The products subject to recall bear the establishment number “EST. 245C” inside the USDA mark of inspection and a “best before or freeze by” date of June 5, 2015. These products were shipped to one distribution location in New York.
FSIS discovered the problem during a routine sampling program. Neither FSIS nor the company received any reports of illnesses associated with consumption of this product. FSIS and the company are concerned that some product may have been sold and stored in consumers’ refrigerators or freezers.
E. coli O157:H7 is a potentially deadly bacterium that can cause dehydration, bloody diarrhea and abdominal cramps 2–8 days (3–4 days, on average) after exposure the organism. While most people recover within a week, some develop a type of kidney failure called hemolytic uremic syndrome (HUS). This condition can occur among persons of any age but is most common in children under 5-years old and older adults. It is marked by easy bruising, pallor, and decreased urine output. Persons who experience these symptoms should seek emergency medical care immediately.
FSIS routinely conducts recall effectiveness checks to verify recalling firms notify their customers of the recall and that steps are taken to make certain that the product is no longer available to consumers. When available, the retail distribution list(s) will be posted on the FSIS website at www.fsis.usda.gov/recalls.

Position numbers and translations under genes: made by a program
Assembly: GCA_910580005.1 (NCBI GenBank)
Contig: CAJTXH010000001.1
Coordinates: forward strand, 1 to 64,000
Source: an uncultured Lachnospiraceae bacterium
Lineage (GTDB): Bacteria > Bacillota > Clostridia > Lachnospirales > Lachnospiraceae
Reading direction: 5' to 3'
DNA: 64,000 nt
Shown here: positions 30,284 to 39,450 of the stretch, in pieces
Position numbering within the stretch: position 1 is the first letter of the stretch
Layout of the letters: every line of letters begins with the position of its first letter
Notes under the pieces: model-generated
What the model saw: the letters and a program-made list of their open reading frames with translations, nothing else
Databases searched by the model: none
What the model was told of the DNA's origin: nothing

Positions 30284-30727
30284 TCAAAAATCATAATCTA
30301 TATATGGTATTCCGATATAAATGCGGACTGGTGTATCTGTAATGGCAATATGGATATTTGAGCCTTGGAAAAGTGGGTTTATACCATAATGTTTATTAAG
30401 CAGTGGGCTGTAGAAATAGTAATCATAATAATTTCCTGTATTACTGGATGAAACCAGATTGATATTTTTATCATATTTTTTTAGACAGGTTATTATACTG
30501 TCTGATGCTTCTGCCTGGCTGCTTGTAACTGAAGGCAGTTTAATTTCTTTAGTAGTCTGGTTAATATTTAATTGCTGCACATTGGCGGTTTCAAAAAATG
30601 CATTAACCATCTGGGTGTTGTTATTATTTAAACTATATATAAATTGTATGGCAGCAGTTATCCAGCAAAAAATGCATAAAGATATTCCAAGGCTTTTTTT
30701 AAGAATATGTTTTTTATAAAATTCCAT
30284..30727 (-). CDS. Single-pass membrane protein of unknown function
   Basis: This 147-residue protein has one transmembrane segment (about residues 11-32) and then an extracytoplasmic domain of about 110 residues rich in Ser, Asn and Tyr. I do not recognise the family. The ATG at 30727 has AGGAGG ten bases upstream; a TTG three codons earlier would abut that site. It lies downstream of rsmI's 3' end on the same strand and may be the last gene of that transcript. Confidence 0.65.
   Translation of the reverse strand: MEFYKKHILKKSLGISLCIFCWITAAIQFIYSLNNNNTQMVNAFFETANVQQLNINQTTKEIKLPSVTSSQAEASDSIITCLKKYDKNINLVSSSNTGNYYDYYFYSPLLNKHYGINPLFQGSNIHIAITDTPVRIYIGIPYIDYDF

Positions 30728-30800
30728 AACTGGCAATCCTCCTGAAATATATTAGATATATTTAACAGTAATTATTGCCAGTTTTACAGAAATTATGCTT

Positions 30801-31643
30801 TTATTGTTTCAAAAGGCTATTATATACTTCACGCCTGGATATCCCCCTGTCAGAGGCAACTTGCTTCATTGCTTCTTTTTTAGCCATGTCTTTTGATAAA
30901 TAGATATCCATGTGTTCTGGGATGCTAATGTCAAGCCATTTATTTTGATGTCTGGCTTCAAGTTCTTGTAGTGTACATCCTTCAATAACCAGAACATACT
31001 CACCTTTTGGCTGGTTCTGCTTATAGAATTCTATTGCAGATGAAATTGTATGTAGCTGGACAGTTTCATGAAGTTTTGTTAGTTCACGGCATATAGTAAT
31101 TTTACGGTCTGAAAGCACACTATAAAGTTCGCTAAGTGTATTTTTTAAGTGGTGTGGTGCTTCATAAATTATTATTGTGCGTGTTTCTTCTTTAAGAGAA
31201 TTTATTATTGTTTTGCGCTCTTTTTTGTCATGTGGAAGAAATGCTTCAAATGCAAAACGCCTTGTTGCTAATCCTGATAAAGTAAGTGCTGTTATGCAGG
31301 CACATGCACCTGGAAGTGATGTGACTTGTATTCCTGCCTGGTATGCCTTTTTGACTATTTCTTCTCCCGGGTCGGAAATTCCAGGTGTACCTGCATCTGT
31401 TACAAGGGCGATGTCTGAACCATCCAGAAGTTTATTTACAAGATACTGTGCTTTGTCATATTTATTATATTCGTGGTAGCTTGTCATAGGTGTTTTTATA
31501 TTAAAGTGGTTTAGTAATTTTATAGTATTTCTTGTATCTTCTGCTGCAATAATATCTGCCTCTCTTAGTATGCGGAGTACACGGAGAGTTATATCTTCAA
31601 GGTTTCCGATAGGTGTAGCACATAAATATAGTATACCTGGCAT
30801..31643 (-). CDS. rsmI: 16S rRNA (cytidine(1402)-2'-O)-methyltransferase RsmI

FSIS advises all consumers to safely prepare their raw meat products, including fresh and frozen, and only consume product that has been cooked to a temperature of 160° F. The only way to confirm that ground beef is cooked to a temperature high enough to kill harmful bacteria is to use a food thermometer that measures internal temperature, http://1.usa.gov/1cDxcDQ.
Media with questions regarding the recall can contact Worth Sparkman, at (479) 290-6358 or email@example.com. Consumers with questions regarding the recall can contact the consumer hotline, at (866) 328-3156.
Harris Teeter grocery stores are soon leaving the Nashville market, but they have completely shut down the meat department at the Brentwood location.
The Channel 4 I-Team has been investigating allegations of re-labeling and outdated meat and spoiled seafood being sold at the store.
Additional lab tests on the meat and seafood the I-Team purchased have turned up some unusual findings.
Experts said overall, the samples had 100 to 1,000 times more bacteria than typically seen on meat or fish offered for sale.
Last week, the I-Team went behind the scenes at the Brentwood grocery store and spoke to a concerned butcher who had marked packages of outdated meat to track in case it ended up on store shelves again.
The meat was re-tagged and sold against store policy.
The I-Team’s source said he also had longstanding concerns, shared with his managers, about what goes into the glass cases without any sort of date tag.
Harris Teeter would not answer the I-Team’s questions about its record keeping on meat and fish, throwing away dated boxes, the kinds of bacteria found on the products we purchased, or how we managed to buy a piece of meat that had apparently sat in storage two months past the sell-by date. WSMV Channel 4
Fake grill marks have the tendency for people to undercook things, when the only way to know is a tip-sensitive digital thermometer.
Barbecue season is here and therefore sausages are on the menu. Sausages like these are popular at most barbecues, according to my daughter, and they are easy to grab and run. But they do come with some added extras such as preservatives, colors and fillers.